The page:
Mystery sauropod dorsals of the Wealden, part 1: BMNH R2523
October 4, 2007
Just a quick post to feed the desire for sheer sauropodous beauty. This picture shows a single partial vertebra in six different views. The top row, from left to right, shows the vertebra in left lateral view (i.e. the front is pointing to the left as you look at it), then in an oblique view, then in anterior view (i.e. from the front). The bottom row shows it in right lateral, oblique, and posterior (i.e. from the back).
This is a dorsal vertebra (i.e. from the back rather than the neck, hips or tail – see Matt’s “Regions of the vertebral column” tutorial. It’s probably from quite far back in the dorsal column, near the hips.
What kind of sauropod is it? I’m not sure. At first, I thought it was rather Camarasaurus-like, which would be an exciting result because there is no convincing camarasaurid material known from the Wealden. But then when I put it into a cladistic analysis, it popped out as a basal diplodocoid, though very weakly supported. I have a lot more work lined up to do on Wealden sauropod dorsals, so hopefully I’ll be able to get back to you with a firmer identification at some point.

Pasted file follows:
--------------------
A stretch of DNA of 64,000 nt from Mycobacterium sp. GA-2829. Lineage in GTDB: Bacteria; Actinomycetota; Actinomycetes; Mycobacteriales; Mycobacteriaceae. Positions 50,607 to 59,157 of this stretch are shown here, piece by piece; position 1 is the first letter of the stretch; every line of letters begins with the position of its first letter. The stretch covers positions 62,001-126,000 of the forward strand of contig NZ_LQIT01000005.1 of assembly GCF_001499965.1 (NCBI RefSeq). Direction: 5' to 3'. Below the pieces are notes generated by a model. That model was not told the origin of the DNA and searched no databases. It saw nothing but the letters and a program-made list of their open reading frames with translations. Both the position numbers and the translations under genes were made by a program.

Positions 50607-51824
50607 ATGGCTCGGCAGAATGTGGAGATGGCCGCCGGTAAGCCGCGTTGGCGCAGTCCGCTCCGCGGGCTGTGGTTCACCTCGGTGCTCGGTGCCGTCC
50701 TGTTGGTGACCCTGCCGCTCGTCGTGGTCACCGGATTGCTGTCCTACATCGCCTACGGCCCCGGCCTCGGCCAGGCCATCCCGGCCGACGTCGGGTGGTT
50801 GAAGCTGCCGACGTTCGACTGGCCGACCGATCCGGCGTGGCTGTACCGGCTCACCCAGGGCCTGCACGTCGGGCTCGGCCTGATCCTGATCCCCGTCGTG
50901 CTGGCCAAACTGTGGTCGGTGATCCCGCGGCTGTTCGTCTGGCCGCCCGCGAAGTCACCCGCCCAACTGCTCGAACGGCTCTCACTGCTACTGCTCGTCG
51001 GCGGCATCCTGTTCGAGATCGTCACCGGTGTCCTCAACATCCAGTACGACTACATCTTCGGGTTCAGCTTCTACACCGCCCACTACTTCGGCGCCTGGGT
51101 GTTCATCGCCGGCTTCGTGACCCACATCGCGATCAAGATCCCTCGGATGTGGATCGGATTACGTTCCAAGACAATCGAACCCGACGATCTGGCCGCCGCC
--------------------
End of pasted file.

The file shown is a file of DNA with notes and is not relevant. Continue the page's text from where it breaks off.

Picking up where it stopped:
What is this Wealden, I hear you ask? It’s a big chunk of rock from the Early Cretaceous, extending across much of southern England and into the continent. Darren is a real Weald Jockey, so I’ll leave it to him to tell you more about it in a future post (or, more likely to point you to one of the Wealden posts on his Tetrapod Zoology blog).